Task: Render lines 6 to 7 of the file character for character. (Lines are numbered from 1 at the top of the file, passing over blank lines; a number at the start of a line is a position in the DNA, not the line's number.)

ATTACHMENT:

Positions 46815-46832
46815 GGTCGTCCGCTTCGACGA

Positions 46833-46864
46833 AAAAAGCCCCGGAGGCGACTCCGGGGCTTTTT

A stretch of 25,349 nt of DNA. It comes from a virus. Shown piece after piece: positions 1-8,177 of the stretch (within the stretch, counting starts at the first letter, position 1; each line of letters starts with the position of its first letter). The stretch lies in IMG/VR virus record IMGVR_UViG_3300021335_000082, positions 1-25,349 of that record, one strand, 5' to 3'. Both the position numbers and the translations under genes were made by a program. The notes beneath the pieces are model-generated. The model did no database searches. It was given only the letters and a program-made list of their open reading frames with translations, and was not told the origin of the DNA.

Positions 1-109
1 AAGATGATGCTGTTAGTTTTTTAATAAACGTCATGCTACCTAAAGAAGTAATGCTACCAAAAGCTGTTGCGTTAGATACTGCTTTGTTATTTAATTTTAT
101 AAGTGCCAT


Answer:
Positions 1-109
1 AAGATGATGCTGTTAGTTTTTTAATAAACGTCATGCTACCTAAAGAAGTAATGCTACCAAAAGCTGTTGCGTTAGATACTGCTTTGTTATTTAATTTTAT